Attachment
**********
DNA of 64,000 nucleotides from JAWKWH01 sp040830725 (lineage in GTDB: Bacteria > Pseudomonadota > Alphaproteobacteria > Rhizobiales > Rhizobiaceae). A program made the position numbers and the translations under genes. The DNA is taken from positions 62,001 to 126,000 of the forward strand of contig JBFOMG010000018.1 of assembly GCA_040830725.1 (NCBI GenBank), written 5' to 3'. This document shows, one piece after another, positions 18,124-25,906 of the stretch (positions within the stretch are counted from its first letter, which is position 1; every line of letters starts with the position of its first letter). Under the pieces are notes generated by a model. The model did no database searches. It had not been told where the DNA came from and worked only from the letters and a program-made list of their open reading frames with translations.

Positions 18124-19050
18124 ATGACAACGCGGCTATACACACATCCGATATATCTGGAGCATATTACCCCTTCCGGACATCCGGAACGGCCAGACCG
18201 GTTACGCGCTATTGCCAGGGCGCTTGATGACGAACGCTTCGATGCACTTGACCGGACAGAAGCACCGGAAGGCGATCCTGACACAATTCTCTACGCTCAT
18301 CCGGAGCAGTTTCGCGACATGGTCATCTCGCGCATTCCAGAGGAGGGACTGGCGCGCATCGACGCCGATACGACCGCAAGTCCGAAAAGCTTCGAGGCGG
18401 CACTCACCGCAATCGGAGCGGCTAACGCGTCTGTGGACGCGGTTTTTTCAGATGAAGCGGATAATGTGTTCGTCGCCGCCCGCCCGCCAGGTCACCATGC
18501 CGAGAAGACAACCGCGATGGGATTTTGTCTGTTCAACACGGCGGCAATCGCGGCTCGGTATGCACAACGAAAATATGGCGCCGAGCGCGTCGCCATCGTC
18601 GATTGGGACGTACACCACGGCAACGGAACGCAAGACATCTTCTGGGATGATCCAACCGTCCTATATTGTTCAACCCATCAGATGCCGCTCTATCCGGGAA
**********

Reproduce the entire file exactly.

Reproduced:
DNA of 64,000 nucleotides from JAWKWH01 sp040830725 (lineage in GTDB: Bacteria > Pseudomonadota > Alphaproteobacteria > Rhizobiales > Rhizobiaceae). A program made the position numbers and the translations under genes. The DNA is taken from positions 62,001 to 126,000 of the forward strand of contig JBFOMG010000018.1 of assembly GCA_040830725.1 (NCBI GenBank), written 5' to 3'. This document shows, one piece after another, positions 18,124-25,906 of the stretch (positions within the stretch are counted from its first letter, which is position 1; every line of letters starts with the position of its first letter). Under the pieces are notes generated by a model. The model did no database searches. It had not been told where the DNA came from and worked only from the letters and a program-made list of their open reading frames with translations.

Positions 18124-19050
18124 ATGACAACGCGGCTATACACACATCCGATATATCTGGAGCATATTACCCCTTCCGGACATCCGGAACGGCCAGACCG
18201 GTTACGCGCTATTGCCAGGGCGCTTGATGACGAACGCTTCGATGCACTTGACCGGACAGAAGCACCGGAAGGCGATCCTGACACAATTCTCTACGCTCAT
18301 CCGGAGCAGTTTCGCGACATGGTCATCTCGCGCATTCCAGAGGAGGGACTGGCGCGCATCGACGCCGATACGACCGCAAGTCCGAAAAGCTTCGAGGCGG
18401 CACTCACCGCAATCGGAGCGGCTAACGCGTCTGTGGACGCGGTTTTTTCAGATGAAGCGGATAATGTGTTCGTCGCCGCCCGCCCGCCAGGTCACCATGC
18501 CGAGAAGACAACCGCGATGGGATTTTGTCTGTTCAACACGGCGGCAATCGCGGCTCGGTATGCACAACGAAAATATGGCGCCGAGCGCGTCGCCATCGTC
18601 GATTGGGACGTACACCACGGCAACGGAACGCAAGACATCTTCTGGGATGATCCAACCGTCCTATATTGTTCAACCCATCAGATGCCGCTCTATCCGGGAA